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Hartl-Dengel-Weinberger 3 (HDW 3, PK149-09.1, PN G149.4-09.2), 



    
        

            Chris Sullivan
Hartl-Dengel-Weinberger 3 (HDW 3, PK149-09.1, PN G149.4-09.2)
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Hartl-Dengel-Weinberger 3 (HDW 3, PK149-09.1, PN G149.4-09.2)

Technical card


Dates:Sept. 9, 2019Sept. 11, 2019Sept. 18, 2019Sept. 19, 2019Sept. 20, 2019Sept. 21, 2019Sept. 22, 2019Sept. 23, 2019Sept. 25, 2019Sept. 26, 2019Sept. 27, 2019Sept. 28, 2019Oct. 2, 2019Oct. 5, 2019Oct. 12, 2019Oct. 15, 2019Oct. 16, 2019Oct. 19, 2019Oct. 24, 2019Oct. 25, 2019Oct. 28, 2019Nov. 2, 2019

Frames:
Blue: 85x150" (gain: 139.00)
Green: 90x150" (gain: 139.00)
Optolong H-alpha 7nm 1.25": 228x600" (gain: 225.00)
Chroma OIII 3nm: 254x600" (gain: 225.00)
Red: 110x150" (gain: 139.00)

Integration: 92.2 hours

Avg. Moon age: 17.98 days

Avg. Moon phase: 47.76%

Bortle Dark-Sky Scale: 7.50


Basic astrometry details

Astrometry.net job: 3130543

RA center: 3h 27' 15"

DEC center: +45° 23' 31"

Pixel scale: 0.693 arcsec/pixel

Orientation: 1.330 degrees

Field radius: 0.447 degrees


Resolution: 3702x2808

Locations: Home Roof (Bortle 7-8 / Est. Sky Quality: 18.53), Springfield, PA, United States

Data source: Backyard

Description

HDW3 (which I've decided to dub the 'Empanada Nebula') is an ancient and *extremely* faint planetary Nebula in Perseus. Its originator star is the blue star at about 4 o'clock (3:30?) from the brightest central star. The braided shape at the top is due to the nebula colliding with interstellar gas around it as it travels (much like with HFG1).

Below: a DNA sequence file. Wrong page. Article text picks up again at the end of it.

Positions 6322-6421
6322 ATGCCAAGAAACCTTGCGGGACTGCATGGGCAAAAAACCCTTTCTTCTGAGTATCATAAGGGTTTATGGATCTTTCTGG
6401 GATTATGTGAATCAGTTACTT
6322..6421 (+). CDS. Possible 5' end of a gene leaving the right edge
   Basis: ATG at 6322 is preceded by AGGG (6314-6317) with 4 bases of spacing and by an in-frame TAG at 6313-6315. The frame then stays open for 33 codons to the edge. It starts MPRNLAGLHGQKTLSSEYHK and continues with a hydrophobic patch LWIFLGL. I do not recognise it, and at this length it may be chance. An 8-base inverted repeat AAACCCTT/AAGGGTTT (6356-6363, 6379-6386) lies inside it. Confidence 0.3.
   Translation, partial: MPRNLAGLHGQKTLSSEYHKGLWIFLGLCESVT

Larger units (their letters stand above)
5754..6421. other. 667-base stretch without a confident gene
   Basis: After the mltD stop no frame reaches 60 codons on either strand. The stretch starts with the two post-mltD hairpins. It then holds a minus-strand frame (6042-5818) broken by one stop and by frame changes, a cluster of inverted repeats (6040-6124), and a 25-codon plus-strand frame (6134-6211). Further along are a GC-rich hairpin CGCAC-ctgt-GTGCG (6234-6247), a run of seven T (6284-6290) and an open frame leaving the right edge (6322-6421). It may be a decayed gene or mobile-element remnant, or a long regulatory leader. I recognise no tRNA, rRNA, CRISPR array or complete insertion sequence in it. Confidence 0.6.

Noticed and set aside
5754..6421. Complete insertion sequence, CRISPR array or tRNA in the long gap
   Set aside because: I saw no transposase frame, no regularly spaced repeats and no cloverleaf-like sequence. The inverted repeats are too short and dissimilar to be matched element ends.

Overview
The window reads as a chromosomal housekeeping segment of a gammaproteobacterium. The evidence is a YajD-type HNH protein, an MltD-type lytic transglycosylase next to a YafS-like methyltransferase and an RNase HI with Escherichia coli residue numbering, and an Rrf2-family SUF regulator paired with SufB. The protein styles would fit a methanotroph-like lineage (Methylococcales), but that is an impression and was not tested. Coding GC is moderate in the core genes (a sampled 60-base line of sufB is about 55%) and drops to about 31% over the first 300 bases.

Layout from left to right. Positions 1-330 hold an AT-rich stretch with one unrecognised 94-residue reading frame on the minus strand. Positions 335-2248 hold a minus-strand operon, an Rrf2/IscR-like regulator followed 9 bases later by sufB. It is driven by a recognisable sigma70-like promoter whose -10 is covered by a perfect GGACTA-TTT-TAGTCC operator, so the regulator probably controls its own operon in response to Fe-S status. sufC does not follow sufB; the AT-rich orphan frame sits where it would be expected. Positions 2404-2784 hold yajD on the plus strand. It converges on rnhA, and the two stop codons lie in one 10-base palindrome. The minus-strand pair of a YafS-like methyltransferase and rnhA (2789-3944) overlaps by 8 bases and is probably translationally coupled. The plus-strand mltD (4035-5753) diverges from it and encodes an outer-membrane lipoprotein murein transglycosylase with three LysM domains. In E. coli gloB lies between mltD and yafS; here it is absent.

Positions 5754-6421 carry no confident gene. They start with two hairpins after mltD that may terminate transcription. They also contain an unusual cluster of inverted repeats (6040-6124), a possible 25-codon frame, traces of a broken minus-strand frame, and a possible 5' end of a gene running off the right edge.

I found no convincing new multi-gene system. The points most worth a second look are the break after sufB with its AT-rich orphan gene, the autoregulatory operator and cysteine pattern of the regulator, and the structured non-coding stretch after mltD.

This is the third version (and the first color version) of this target on Astrobin and only the fourth color version done by an amateur.

The other three color versions can be found here:
Jim Shuder's version
Alessandro Maggi's version
Frank Slotosch's version

EDIT 12/16/2019: Adding Peter Goodhew's version to the list.
EDIT 02/02/2020: Adding Andreas Bringmann's version to the list.
--------------------

HDW3 wasn't next (or even second) on my list of images to process (I'm still sitting on data from a collaboration started back in March that I do plan on processing soon!), however, a tornado unexpectedly passed nearby on Halloween night and my Newtonian, AZ-EQ5, ZWO1600, etc. was blown off my roof to my porch one story below. (I got the tornado warning about five minutes too late.) Unfortunately, my scope did not survive (mirrors are fine, but the tube was cracked right around the spider). I got off lucky - the gotos on the mount are acting weird, but it still tracks fine and everything else (besides the slightly bent stalk of my off-axis guider) survived unscathed.

I hadn't taken any red subs yet and still had some Ha I wanted to gather, but I gave the reds a go anyway on November 2. The red stack alone was terrible - the spider wasn't able to hold any tension, so collimation wasn't able to hold. However, by combining the reds with the Ha subs, I was able to create a red channel that enabled me to fudge the star color data (for the most part) and keep the stars where they should be. In short: The reason I processed this one before two other images was to see if it was possible.

Special thanks to Sakib Rasool for suggesting this target.

Comments

Author

Chris-PA
Chris Sullivan
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  • Hartl-Dengel-Weinberger 3 (HDW 3, PK149-09.1, PN G149.4-09.2), 



    
        

            Chris Sullivan
    Original
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    Hartl-Dengel-Weinberger 3 (HDW 3, PK149-09.1, PN G149.4-09.2), 



    
        

            Chris Sullivan
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Hartl-Dengel-Weinberger 3 (HDW 3, PK149-09.1, PN G149.4-09.2), 



    
        

            Chris Sullivan